The ‘Bird’ that Treated Tennessee’s Art ‘Well’

Sepia-toned black and white portrait of a man with a mustache, lively eyes, and a broad smile.
Robert Birdwell – Photograph copyright @ 1992 Mignon Naegeli

When the Wolfman was offered employment upon finishing his PhD, my humans eagerly grabbed the chance to remain in the country of their choice, despite already having booked a cabin, pet kennels, (they even had a London lamp post on the dog run) and cargo space for their old Volvo on the QE2 to return to Europe. The Cancellation was graciously accepted by Cunard, reimbursing even the deposit.

The Wolfman immediately started working for the National Laboratory in the Tennessee town that now calls itself proudly ‘The Secret City.’ My Female, uncomfortable with the city’s past, threw herself full heartedly into the local art scene, meeting painters, sculptors, potters, artisans, eccentrics, and everything in between. She fit right in! Her first works inspired by this strange community were sculptures of wire and plastic maché envisioning art to survive Armageddon. The local art center’s director, Carolyn Weaver, an accomplished painter herself, invited my Female to have her first solo exhibition at the center’s Gomez gallery; a show Caroline sadly did not live to see.

Cut-outs from black and white heads and hands photo portraits on a deep blue acrylic-with-glitter background that suggests a wavy water surface. Some of the cutouts' edges are outlined with smooth, rounded, glossy, semi-transparent gel-like borders encompassing a varying mix of red, purple, gold, and blue glitter. A sigmoid line connects the horizontal title 'Island of Hope' to the vertical signature 'Naegeli 93,' all applied in relief with translucent green glue.
Island of Hope—Caroline Weaver (detail; photography/mixed media on canvas) – Copyright @ 1992 Mignon Naegeli

The art center was the vibrant gathering point of an illustrious group of artists and art aficionados from around the region. For some, it even was the center of their universe! Classes, exhibits, and an art support guild provided ample variety and opportunity for interaction. Caroline made everyone feel welcome, and she successfully managed an ambitious exhibition schedule featuring local artists and art groups, children’s art, photography, as well as the impressive Mary and Alden Gomez Painting and Sculpture Collection. Other treats were an annual open show and the œuvres of itinerant national exhibitions, such as the Hirshhorn Museum’s.

Well known area artists taught anything from drawing, painting, and pottery to printmaking and photography. There was even a tiny darkroom in the back of the center that offered members of the Martin Marietta Camera Club an opportunity to develop and print their own work.

One of the most popular teachers was Robert Birdwell, a handsome, elegant man with a catching wicked smile; an artist of many talents.

In fact, a teacher is anybody’s muse. Although Bob was admired by most, some did not comprehend the master’s conceptions. My female encountered many similar moments throughout her life and career. There are always the stubborn ones, the few who go their own way, and the ones who discover their calling. It is finding the true path, be it in education, philosophy, science, or art. Creativity has many names.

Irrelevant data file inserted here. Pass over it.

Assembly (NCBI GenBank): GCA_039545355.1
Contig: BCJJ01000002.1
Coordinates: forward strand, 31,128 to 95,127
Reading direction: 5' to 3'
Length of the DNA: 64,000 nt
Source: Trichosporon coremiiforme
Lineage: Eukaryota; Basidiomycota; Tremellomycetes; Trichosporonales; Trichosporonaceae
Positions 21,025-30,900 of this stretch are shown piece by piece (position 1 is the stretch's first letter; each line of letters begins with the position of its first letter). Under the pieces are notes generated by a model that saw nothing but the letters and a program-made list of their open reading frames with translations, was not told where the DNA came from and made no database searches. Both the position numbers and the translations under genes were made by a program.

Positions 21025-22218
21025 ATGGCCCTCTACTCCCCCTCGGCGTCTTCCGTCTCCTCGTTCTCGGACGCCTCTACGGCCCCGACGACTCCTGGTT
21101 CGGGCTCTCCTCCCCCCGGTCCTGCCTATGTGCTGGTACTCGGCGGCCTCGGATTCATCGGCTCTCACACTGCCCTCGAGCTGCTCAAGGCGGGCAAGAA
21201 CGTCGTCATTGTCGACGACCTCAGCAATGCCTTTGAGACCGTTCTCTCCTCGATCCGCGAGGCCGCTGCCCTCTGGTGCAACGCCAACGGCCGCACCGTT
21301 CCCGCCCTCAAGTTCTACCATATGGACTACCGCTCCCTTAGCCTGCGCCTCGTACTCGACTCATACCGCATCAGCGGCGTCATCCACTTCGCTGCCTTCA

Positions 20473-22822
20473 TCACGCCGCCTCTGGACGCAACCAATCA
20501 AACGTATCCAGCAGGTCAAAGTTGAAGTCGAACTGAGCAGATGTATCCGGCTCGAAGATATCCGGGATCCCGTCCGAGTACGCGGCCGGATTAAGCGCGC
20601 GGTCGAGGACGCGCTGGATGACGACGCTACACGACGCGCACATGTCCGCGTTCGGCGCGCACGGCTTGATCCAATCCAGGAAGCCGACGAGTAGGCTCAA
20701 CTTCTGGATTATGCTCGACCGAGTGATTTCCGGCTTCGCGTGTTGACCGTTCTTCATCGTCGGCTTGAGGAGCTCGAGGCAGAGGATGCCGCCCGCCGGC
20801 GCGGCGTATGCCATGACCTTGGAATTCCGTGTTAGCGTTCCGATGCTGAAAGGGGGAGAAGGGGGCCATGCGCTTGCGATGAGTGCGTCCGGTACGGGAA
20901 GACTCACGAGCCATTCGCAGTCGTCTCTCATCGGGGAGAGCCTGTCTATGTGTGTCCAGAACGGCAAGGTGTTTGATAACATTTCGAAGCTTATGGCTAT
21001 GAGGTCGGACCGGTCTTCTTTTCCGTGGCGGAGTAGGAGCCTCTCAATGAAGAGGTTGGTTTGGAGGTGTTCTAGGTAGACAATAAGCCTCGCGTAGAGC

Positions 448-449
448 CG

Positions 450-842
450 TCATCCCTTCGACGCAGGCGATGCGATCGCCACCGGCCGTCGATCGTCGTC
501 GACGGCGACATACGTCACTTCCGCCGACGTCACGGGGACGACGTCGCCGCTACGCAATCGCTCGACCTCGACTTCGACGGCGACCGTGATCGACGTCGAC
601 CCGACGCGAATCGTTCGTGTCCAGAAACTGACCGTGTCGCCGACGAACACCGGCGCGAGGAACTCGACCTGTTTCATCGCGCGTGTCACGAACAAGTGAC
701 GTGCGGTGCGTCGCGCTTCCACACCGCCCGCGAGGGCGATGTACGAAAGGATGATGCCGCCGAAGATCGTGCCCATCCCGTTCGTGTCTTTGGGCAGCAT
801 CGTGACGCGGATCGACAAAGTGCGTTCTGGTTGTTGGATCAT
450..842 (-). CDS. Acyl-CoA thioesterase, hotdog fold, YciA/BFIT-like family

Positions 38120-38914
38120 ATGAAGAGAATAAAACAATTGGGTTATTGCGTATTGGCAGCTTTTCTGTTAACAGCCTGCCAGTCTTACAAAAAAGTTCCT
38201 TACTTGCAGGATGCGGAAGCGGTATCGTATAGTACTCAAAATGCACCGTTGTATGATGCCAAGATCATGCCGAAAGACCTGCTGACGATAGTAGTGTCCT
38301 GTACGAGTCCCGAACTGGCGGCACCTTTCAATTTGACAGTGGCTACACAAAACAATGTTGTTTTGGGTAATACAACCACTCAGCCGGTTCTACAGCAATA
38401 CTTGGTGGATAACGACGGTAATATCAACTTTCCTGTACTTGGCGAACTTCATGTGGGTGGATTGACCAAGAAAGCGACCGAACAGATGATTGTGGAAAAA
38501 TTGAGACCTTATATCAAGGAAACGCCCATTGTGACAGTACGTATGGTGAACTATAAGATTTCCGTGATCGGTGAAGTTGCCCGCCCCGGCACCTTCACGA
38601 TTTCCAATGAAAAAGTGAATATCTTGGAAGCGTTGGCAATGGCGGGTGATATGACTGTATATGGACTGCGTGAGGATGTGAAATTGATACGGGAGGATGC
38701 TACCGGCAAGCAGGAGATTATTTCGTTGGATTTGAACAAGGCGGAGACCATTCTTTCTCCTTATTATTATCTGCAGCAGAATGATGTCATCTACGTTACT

Robert was a man my Female was immediately inclined to include in her Male Human series (although she hasn’t publicly displayed any of her Birdwell pictures—until now).

At one of the always well attended toast of the town artist receptions, the female met Ann, Robert’s young, beautiful, devoted wife, who is a gifted artist, too.

Sepia-toned black and white photograph of a dark-haired woman looking up to a tall, white-haired man who could probably rest his chin on the top of her head if they were standing much closer together. Visible in the soft-focused background between them is an art gallery wall with a person looking at one of the pictures.
Ann and Robert Birdwell – Photograph copyright @ 1992 Mignon Naegeli

My humans met the couple often when attending art events. The Female was allowed to photograph Roberts life drawing workshops, an honor she treasures to this day.

Sepia-toned black and white photograph of an art studio. At left we see the back side of an easel, in front of which are standing a woman and a tall man. He leans forward, pointing at something on the easel. At right we see the top of a flip-chart-style easel with tall used sheets hanging down toward us almost like a waterfall. These sheets obscure our view of the lower back of a model with a very long dark pony tail. She is standing on a low, white platform in the center of the room. Only slivers of her lower torso, right leg, and left toes are visible beyond the edges of the sheets.
Robert Birdwell’s life drawing class at Oak Ridge Art Center – Photograph copyright @ 1993 Mignon Naegeli

It has been a while since she saw them last, the Female tells me. Robert and his great love still made a most handsome couple, but the time had taken its toll, as is true for all of us.

Last week we received an email from Ann. She lost her love. His pupils, friends, and colleagues will miss the man who helped so many find and understand what often comes not naturally in our lives, understanding the creativity of others—or if we try hard enough, our own.

Sepia-toned black and white profile portrait shot from the back over the right shoulder of a mustached man, who has a thinning hair line but very full, wavy hair on the back of his head. The soft-focused background reveals an art studio and a woman working on a drawing board.
Robert Birdwell – Photograph copyright @ 1993 Mignon Naegeli


Thank you, B.D. for your input

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